Event Title

The Development of Novel Organic Metal Ion Sensors

Mentor 1

Dr. Alan Schwabacher

Location

Union Wisconsin Room

Start Date

29-4-2016 1:30 PM

End Date

29-4-2016 3:30 PM

Description

The determination of metal ions and their quantification in water treatment can be performed by the use of small molecule organic sensors that change to different colors upon binding to different metal ions. The color changes associated with these organic sensors is a known phenomenon that is dependent on the architecture of the sensor and its ability to selectively bind some metals over others. The creation of novel organic sensors can occur through many known synthetic pathways, this project entails the development of a specific array of sensors known more commonly as azo dyes. The development of the dyes this project sought to attain required a variety of methods that facilitated the transformation of starting reagents to the final azo dye. Presently, it has been determined that the formation of azo dyes based on heterocyclic aromatic amines cannot occur through the traditional method of transformation. Alternative pathways have also been explored which have afforded the intended products, this secondary method thereby allows for unreactive heterocyclic aromatic amines to be made into azo dyes. The development of a more robust synthetic pathway will allow a larger array of azo dyes to be generated that will respond differently toward different metal ions. Thus, if the architecture of the target organic sensors is not sufficiently selective for one metal ion there still remains the ability to derivative the organic sensor to tune its selectivity. Through these investigations it may be possible to develop a handful of organic metal ion sensors that respond to multiple metals with sufficient differences to identify and quantify what metal ions exist and how many exist during water treatment.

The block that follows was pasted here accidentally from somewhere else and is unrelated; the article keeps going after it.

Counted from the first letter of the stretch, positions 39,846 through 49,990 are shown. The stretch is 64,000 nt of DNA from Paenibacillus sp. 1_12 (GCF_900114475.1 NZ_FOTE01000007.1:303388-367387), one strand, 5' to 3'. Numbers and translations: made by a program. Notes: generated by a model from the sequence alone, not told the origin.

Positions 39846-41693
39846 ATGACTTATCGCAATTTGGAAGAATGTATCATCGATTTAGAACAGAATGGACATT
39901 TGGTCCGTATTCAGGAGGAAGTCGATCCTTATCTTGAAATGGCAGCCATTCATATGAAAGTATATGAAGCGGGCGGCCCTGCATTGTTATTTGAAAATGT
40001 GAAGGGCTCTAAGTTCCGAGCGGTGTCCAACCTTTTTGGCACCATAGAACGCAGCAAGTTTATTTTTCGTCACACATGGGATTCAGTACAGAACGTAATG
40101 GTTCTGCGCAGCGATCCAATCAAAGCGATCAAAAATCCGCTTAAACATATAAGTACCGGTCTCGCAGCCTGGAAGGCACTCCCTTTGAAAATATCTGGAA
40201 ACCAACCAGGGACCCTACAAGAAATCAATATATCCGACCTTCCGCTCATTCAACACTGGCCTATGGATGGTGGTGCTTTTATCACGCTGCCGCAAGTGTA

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Apr 29th, 1:30 PM Apr 29th, 3:30 PM

The Development of Novel Organic Metal Ion Sensors

Union Wisconsin Room

The determination of metal ions and their quantification in water treatment can be performed by the use of small molecule organic sensors that change to different colors upon binding to different metal ions. The color changes associated with these organic sensors is a known phenomenon that is dependent on the architecture of the sensor and its ability to selectively bind some metals over others. The creation of novel organic sensors can occur through many known synthetic pathways, this project entails the development of a specific array of sensors known more commonly as azo dyes. The development of the dyes this project sought to attain required a variety of methods that facilitated the transformation of starting reagents to the final azo dye. Presently, it has been determined that the formation of azo dyes based on heterocyclic aromatic amines cannot occur through the traditional method of transformation. Alternative pathways have also been explored which have afforded the intended products, this secondary method thereby allows for unreactive heterocyclic aromatic amines to be made into azo dyes. The development of a more robust synthetic pathway will allow a larger array of azo dyes to be generated that will respond differently toward different metal ions. Thus, if the architecture of the target organic sensors is not sufficiently selective for one metal ion there still remains the ability to derivative the organic sensor to tune its selectivity. Through these investigations it may be possible to develop a handful of organic metal ion sensors that respond to multiple metals with sufficient differences to identify and quantify what metal ions exist and how many exist during water treatment.